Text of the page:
The formulators of the lectionary seem to understand this as they pair today’s gospel lesson with a reading from Paul’s first epistle to the Corinthians. Paul makes perfectly clear in this epistle that it is Christ’s death upon the cross which has won for us our salvation. This is absolutely contrary to what we expect God to do. We expect God’s power to be shown in human ways, yet God does the very opposite of what we imagine. Not only does God work in ways contrary to ours, God’s salvation is won for us by a shameful death on a cross. While the world may deceive itself with its lofty thoughts and love of wisdom and human abilities as a means for its liberation, Paul reminds us we are simply fooling ourselves if we think we can figure things out on our own. And God shows how foolish we are by showing his power not in human ways but in ways that are contrary to what humans expect. As Paul says, “God’s foolishness is wiser than human wisdom, and God’s weakness is stronger than human strength.” (1 Cor 1:25)
Fundamentally, Jesus’ anger and rage is fuelled not only by the temple authorities abuse and oppression of the people, but also by their ignorance of God and God’s saving work. The temple is no longer a place of prayer and rest from the world, but now it is temple of thieves and extortioners and a people who have forgotten the power of God to save.
Strikingly, this is not the first time the people of Israel and Judea were challenged for their abuse. In fact, Jesus’ response to the abuses in the temple ought not to have surprised the people. Countless prophets before Jesus warned the people as much. Prophets repeatedly warned the people of their forgetfulness of God and God’s beloved poor. Rather than put their trust in God, they’ve put their trust in themselves and in the process have forgotten their neighbour in need. Most of all, they’ve forgotten God and God’s call to love him with all our hearts and to love our neighbours.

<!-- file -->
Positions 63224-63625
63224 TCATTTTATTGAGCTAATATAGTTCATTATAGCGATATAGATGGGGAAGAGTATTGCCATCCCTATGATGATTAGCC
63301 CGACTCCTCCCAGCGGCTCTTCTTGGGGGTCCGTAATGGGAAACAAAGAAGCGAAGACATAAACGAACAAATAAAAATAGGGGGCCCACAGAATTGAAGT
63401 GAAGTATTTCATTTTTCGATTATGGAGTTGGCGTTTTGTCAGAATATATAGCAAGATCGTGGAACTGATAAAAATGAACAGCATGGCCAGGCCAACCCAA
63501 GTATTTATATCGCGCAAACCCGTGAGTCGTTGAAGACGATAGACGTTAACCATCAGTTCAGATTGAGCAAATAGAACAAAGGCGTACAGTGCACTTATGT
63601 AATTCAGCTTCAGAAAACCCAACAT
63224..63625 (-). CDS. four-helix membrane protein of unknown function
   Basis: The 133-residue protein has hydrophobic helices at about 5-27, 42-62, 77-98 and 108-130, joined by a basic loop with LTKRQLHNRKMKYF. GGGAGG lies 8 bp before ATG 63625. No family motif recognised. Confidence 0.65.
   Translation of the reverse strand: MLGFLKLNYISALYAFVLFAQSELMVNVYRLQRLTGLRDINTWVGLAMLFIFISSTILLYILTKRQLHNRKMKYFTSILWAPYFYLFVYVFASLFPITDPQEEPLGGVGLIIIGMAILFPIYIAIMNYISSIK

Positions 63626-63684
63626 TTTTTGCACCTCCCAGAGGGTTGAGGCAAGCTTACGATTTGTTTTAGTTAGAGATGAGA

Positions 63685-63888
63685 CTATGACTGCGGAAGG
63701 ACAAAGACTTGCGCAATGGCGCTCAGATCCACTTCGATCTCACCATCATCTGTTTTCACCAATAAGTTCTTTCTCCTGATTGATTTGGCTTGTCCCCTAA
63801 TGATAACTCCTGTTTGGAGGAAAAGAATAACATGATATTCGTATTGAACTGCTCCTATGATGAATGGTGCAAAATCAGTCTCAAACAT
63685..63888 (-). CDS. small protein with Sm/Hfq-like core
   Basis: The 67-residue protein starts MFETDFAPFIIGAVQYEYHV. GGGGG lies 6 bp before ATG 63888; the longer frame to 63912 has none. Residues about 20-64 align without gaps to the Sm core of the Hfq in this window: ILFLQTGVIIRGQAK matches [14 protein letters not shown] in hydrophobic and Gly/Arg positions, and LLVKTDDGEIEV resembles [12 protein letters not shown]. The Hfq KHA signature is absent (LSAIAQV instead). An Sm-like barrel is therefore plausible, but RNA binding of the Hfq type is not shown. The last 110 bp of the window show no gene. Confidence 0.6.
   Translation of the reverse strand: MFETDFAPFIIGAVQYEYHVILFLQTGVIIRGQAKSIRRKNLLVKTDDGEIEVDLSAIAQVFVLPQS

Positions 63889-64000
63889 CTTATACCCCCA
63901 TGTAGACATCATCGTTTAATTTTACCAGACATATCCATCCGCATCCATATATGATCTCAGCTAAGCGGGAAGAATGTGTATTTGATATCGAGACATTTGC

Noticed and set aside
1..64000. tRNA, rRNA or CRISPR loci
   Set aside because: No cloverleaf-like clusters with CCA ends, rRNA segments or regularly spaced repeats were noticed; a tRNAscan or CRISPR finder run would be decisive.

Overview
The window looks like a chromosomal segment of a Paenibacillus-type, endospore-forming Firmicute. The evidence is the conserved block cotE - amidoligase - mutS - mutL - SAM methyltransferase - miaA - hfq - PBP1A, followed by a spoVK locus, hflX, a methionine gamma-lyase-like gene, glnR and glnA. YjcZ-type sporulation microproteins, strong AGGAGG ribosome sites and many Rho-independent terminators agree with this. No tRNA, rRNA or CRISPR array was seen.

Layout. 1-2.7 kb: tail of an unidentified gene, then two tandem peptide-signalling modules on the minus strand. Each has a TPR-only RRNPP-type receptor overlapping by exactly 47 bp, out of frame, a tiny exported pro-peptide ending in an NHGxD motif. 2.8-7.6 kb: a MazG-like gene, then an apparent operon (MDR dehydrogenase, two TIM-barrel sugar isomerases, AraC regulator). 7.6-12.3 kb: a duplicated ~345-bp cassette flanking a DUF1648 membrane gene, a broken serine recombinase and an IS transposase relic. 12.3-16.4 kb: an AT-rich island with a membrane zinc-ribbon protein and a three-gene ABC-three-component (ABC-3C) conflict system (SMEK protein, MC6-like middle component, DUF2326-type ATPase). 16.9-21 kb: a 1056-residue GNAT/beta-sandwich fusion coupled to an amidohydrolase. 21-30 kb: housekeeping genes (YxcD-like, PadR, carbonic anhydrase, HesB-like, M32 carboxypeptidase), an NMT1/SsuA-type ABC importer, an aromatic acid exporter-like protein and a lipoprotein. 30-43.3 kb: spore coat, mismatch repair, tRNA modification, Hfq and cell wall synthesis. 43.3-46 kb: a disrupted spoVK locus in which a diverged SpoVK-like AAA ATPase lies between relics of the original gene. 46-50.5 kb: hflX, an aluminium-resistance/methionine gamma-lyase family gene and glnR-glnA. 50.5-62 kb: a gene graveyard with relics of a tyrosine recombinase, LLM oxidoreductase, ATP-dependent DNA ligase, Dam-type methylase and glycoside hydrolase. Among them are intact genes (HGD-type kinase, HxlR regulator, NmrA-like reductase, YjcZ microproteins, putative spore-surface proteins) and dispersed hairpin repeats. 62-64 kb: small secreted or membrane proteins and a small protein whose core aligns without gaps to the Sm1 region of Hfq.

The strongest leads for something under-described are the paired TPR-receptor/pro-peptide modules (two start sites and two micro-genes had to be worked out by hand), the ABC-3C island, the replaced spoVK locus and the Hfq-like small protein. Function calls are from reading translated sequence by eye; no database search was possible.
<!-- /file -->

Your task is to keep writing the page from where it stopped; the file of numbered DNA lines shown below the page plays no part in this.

We are no different than our ancestors of the past. While we may no longer offer sacrifices in temples, we still succumb to the temptation that we can save ourselves and not God. We deceive ourselves into thinking we no longer need God and God’s grace to survive, but our own wisdom and ingenuity to create a better and improved life. And in our desperate search for our own wellbeing, we often forget the poor and the oppressed, often imposing upon them heavy burdens that they can no longer bear.
This is evident in the contemporary myth that we must do all we can to uphold, sustain, and advance the global economy. This has become all too obvious during this pandemic. Political and corporate leaders continue to weigh the measure of our response to the pandemic with the costs that that response may have upon the economy. We are told that if our efforts to prevent and limit the spread of the virus damage the economy too much, then we must ease our efforts even if that may mean others die. Sadly, we’ve become so entwined with the consumerism that we now feel our lives entirely depend upon it, even though most of us suffer under the weight of the laws of this new religion. And God and others are left to the wayside to die.
Yet St. Paul asks a simple, yet important question, “Has not God made foolish the wisdom of the world?” (1 Cor. 1:20) We discover, either sooner or later, that we will never be able to save ourselves and that no economy, no financial gain will ever win us the joy and happiness in this world or even in the next. Sooner or later, we will be faced with our own mortality and be confronted with the ultimate question from God: “Do you love me?” Our response will be shaped and formed by the way we lived our lives, how we cared for the suffering and oppressed among us, and whether or not if we lived our lives entirely dependent upon the grace of God. If we love our neighbours as God loves them and trust in the grace and mercy of God, then our answer will be a certain yes. Ultimately, nothing we can do will give us life and save us but for the love of God. Amen.